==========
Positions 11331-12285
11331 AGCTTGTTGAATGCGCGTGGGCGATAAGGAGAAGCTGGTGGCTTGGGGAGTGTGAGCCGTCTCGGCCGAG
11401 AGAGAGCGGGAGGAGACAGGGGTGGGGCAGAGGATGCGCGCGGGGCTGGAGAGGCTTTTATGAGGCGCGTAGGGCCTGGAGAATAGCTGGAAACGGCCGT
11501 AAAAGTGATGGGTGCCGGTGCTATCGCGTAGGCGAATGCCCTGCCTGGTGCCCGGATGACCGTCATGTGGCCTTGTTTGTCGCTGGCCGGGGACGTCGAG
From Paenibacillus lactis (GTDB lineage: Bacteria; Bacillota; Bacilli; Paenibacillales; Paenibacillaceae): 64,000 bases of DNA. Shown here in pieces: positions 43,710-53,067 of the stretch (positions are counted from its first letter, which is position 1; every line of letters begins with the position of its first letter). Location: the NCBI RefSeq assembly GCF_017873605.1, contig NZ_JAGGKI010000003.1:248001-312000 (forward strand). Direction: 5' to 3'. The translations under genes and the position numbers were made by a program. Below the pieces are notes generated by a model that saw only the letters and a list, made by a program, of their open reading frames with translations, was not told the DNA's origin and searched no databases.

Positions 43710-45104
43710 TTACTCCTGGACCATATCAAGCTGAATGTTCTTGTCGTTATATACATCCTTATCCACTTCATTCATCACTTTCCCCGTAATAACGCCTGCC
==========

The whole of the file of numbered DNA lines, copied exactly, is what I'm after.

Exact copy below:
Positions 11331-12285
11331 AGCTTGTTGAATGCGCGTGGGCGATAAGGAGAAGCTGGTGGCTTGGGGAGTGTGAGCCGTCTCGGCCGAG
11401 AGAGAGCGGGAGGAGACAGGGGTGGGGCAGAGGATGCGCGCGGGGCTGGAGAGGCTTTTATGAGGCGCGTAGGGCCTGGAGAATAGCTGGAAACGGCCGT
11501 AAAAGTGATGGGTGCCGGTGCTATCGCGTAGGCGAATGCCCTGCCTGGTGCCCGGATGACCGTCATGTGGCCTTGTTTGTCGCTGGCCGGGGACGTCGAG
From Paenibacillus lactis (GTDB lineage: Bacteria; Bacillota; Bacilli; Paenibacillales; Paenibacillaceae): 64,000 bases of DNA. Shown here in pieces: positions 43,710-53,067 of the stretch (positions are counted from its first letter, which is position 1; every line of letters begins with the position of its first letter). Location: the NCBI RefSeq assembly GCF_017873605.1, contig NZ_JAGGKI010000003.1:248001-312000 (forward strand). Direction: 5' to 3'. The translations under genes and the position numbers were made by a program. Below the pieces are notes generated by a model that saw only the letters and a list, made by a program, of their open reading frames with translations, was not told the DNA's origin and searched no databases.

Positions 43710-45104
43710 TTACTCCTGGACCATATCAAGCTGAATGTTCTTGTCGTTATATACATCCTTATCCACTTCATTCATCACTTTCCCCGTAATAACGCCTGCC